Thanksgiving 2020 will certainly be different than years prior. Many of us won’t be going home for the holidays, while others will be lining up for Covid-19 tests . A few of us may be celebrating “friendsgiving” with our pods, and the bravest among us will go virtual this year.
But no matter where we are or who we’re with — whether we’re eating Mom’s roast turkey or turkey sandwiches from the corner deli — great drinks are sure to be part of the festivities, especially for the VinePair team.
From family favorites to special-occasion bottles, here’s what the VinePair team will be sipping on Turkey Day.
“When it comes to Thanksgiving, I really love Gamay, that grape made famous by Beaujolais. You may have had it before in Beaujolais Nouveau (the fresh, first pressing of newly harvested Gamay that’s become sort of a gimmick during this holiday), but that is not what I am advocating bringing to the Thanksgiving table. I’m talking about bringing Cru Beaujolais, the complex, interesting wine made from the grape that pairs perfectly with Thanksgiving fare and won’t break the bank. And because it’s an American holiday, I’m not just going to bring a bottle of French Cru Beaujolais, but an American version of the wine as well, because I find it’s always fun to compare wines at a dinner like this. For the Cru Bojo, I love Chignard Juliénas ‘Beauvernay’ 2017. It’s a great example of Cru Beaujolais at only about $25 a bottle. I’ll grab a couple of bottles of it from Astor Wines; a few I’ll open and a few I’ll save for later. Cru Bojo ages really nicely if you’re into that sort of thing. Normally I’d buy the American version I plan to bring, Evening Land ‘Seven Springs Vineyard’ Gamay Noir 2018, from Astor, too, but it’s currently sold out. So I’ll place that order through Wine.com. Evening Lands is a project of celebrity somm Rajat Parr and winemaker Sashi Moorman, and this Gamay they make in Oregon is absolutely delicious, crushable, and perfect for the holiday.” —Adam Teeter, co-founder and CEO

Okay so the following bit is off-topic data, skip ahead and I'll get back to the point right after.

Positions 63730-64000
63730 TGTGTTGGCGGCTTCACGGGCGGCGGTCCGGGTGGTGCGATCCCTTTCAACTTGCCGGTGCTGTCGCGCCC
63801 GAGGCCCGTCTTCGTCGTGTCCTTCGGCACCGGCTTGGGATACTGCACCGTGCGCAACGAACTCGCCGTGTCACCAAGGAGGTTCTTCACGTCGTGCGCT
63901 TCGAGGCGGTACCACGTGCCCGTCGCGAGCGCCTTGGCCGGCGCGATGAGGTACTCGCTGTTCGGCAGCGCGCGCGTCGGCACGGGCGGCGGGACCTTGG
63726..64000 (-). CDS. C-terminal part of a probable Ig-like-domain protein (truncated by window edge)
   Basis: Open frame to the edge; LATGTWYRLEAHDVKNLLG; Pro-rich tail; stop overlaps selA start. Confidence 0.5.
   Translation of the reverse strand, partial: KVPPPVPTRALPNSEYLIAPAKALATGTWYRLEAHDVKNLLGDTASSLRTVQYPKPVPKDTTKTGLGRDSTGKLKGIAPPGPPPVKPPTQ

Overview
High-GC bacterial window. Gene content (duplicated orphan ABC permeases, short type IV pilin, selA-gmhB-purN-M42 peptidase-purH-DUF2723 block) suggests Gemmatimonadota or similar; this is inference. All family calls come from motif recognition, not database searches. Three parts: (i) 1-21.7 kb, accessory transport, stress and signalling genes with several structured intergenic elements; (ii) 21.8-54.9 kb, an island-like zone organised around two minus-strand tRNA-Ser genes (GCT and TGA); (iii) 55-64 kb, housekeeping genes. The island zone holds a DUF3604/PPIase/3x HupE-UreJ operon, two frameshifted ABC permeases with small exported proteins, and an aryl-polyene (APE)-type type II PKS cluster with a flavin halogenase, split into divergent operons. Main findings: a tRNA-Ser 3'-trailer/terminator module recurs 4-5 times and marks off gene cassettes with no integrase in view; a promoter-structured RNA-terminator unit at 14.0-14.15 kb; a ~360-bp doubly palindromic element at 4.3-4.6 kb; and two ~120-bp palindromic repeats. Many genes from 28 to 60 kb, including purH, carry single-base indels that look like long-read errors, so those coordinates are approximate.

“This Thanksgiving, I plan on drinking a 2010 Monteviejo Lindaflor La Violeta Malbec. It’s a bottle I’ve been holding onto for a special occasion for a few reasons: I first became interested in wine when I was living in Argentina, and I received this as a gift a few years ago just after I moved to New York. Now feels like the perfect time to open it — and Malbec is so food-friendly, it promises to pair well with all the flavors on the Thanksgiving table.” —Tim McKirdy, staff writer